When might a father’s rights and obligations be said to start? At birth, would be the answer for many people. However, if the issue is the pregnancy risks / costs, the risks of childbirth and the hijacking of the woman’s body toward these ends, then what are we to make of a father’s rights when a fetus is say, 25 weeks -- well within the realm of viability? If the issue is getting the object out of the woman’s uterus, and she chooses to do that post the point of external survivability, then does a man have any say whether the fetus is “born” or “aborted” as long as it is out of her body -- i.e. about the method of extraction?

Another question is why the state needs to get involved here at all?

If a man cannot properly negotiate reproductive decisions with his partner, then how would the courts do any better? I would hope and assume that in almost all cases sexual partners would be able to work out a suitable solution privately. But in some cases this fails. You might argue that it is equally wrong for the state to get involved in custody arrangements and in adoption proceedings, for that matter. Fine. Or you might argue that there is a difference because the object of debate is the woman’s body. This gets us back to the notion that a fetus is part of her body -- an argument that was more sustainable, I would say, before the advent of ultrasound and other technologies that let us “see” into the womb.

If I view the fetus as distinct from the woman’s body, why not go all the way then, and just be pro-life? Again, this is a matter of separating the pregnancy issues from the externality -- if you will -- of the child to be born. Notice that I am not advocating that men should not be able to inflict an abortion. Rather, the notion is that we should act to preserve life that is wanted by at least one of the progenitors. (My life-preserving bias also causes me to support mandatory organ donations post-death [and in some cases, perhaps even pre-death] as well as be vehemently anti-death penalty.)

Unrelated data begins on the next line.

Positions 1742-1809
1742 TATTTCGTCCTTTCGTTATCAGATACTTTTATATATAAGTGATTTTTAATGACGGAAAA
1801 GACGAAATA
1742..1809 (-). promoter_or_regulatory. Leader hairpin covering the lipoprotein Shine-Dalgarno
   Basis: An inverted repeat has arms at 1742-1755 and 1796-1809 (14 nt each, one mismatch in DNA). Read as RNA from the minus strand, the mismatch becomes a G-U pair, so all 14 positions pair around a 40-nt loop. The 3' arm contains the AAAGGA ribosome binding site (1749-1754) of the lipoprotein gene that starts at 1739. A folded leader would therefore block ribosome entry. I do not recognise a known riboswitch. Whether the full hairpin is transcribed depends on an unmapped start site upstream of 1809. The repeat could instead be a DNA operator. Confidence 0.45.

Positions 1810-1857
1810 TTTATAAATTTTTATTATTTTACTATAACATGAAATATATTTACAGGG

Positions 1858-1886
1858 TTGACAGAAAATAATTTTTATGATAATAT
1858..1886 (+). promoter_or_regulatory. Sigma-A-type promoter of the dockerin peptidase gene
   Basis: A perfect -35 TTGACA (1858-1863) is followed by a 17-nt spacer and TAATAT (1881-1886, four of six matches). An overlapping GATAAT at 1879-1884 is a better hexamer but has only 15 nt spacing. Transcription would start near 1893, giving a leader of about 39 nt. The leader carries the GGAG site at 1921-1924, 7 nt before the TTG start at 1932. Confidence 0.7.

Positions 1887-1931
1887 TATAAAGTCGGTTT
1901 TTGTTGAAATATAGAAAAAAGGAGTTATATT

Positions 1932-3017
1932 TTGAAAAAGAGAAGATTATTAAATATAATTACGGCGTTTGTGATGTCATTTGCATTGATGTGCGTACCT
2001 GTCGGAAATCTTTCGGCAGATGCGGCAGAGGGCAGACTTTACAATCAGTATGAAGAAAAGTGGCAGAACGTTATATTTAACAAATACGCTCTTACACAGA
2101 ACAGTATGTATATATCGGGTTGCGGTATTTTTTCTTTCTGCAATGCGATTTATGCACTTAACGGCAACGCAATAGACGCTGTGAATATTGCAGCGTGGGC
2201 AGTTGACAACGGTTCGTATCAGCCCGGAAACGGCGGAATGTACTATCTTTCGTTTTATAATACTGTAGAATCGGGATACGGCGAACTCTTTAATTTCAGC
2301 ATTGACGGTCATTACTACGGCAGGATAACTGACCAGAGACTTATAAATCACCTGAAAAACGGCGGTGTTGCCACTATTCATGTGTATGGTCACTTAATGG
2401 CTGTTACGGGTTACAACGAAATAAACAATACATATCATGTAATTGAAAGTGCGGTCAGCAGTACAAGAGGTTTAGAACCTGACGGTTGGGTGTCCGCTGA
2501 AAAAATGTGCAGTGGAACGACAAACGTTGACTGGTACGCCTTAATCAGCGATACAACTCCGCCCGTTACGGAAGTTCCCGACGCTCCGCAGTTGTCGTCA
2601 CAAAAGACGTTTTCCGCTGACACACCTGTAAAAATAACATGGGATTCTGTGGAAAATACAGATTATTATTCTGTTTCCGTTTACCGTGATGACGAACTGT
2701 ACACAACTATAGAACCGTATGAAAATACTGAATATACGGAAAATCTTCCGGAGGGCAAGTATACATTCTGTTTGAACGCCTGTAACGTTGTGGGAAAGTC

If the purpose of abortion is to avoid unwanted children then the child wanted by his father is not, in fact, “unwanted.” This must be weighed in tandem with the obvious physical, emotional and other risks and costs associated with the pregnancy itself. To the extent that abortion takes place to end an unwanted pregnancy (not prevent a birth), then it seems to fall entirely in a woman’s domain. However, the complicating factor is the view of the fetus as having two responsible parties with rights over it. Is a better solution a negotiated settlement where the man provides a nest egg to guarantee the support of the child (agrees to have wages docked, etc.) and also compensates the woman for her pregnancy costs (in terms of health risks, lost wages, and so on minus the risks attendant to an abortion)? Non-binding arbitration might also present a potential solution. And of course, as an alternative I think it is entirely logical to say that fatherhood should be entirely voluntary -- absent any rights or responsibilities until entered to through written contract. (One view of insemination sees it as a gift contract, a donation of sperm over which the man has no further claims; however, this flies in the face of the financial responsibility of the father for what the woman does with that gift.) Along these lines, perhaps there should be a pre-sex contract that partners can sign to firm up their reproductive rights and/or responsibilities (downloadable in PDF format for those moments of passion -- might take less time than fumbling with a condom).